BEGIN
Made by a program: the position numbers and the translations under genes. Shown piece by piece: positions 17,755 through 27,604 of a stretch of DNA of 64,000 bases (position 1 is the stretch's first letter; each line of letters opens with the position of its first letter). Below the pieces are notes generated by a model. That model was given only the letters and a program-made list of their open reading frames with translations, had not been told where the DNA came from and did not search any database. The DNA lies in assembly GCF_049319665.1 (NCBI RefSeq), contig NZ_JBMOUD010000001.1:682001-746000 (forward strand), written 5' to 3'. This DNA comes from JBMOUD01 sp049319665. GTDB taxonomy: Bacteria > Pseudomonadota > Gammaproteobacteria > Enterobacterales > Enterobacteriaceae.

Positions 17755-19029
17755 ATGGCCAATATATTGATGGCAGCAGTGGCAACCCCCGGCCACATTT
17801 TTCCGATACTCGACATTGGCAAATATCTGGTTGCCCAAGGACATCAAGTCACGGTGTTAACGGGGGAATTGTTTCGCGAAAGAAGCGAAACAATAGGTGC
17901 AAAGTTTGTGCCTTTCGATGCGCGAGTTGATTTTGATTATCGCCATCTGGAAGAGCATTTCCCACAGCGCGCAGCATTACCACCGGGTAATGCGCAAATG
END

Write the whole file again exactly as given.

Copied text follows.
Made by a program: the position numbers and the translations under genes. Shown piece by piece: positions 17,755 through 27,604 of a stretch of DNA of 64,000 bases (position 1 is the stretch's first letter; each line of letters opens with the position of its first letter). Below the pieces are notes generated by a model. That model was given only the letters and a program-made list of their open reading frames with translations, had not been told where the DNA came from and did not search any database. The DNA lies in assembly GCF_049319665.1 (NCBI RefSeq), contig NZ_JBMOUD010000001.1:682001-746000 (forward strand), written 5' to 3'. This DNA comes from JBMOUD01 sp049319665. GTDB taxonomy: Bacteria > Pseudomonadota > Gammaproteobacteria > Enterobacterales > Enterobacteriaceae.

Positions 17755-19029
17755 ATGGCCAATATATTGATGGCAGCAGTGGCAACCCCCGGCCACATTT
17801 TTCCGATACTCGACATTGGCAAATATCTGGTTGCCCAAGGACATCAAGTCACGGTGTTAACGGGGGAATTGTTTCGCGAAAGAAGCGAAACAATAGGTGC
17901 AAAGTTTGTGCCTTTCGATGCGCGAGTTGATTTTGATTATCGCCATCTGGAAGAGCATTTCCCACAGCGCGCAGCATTACCACCGGGTAATGCGCAAATG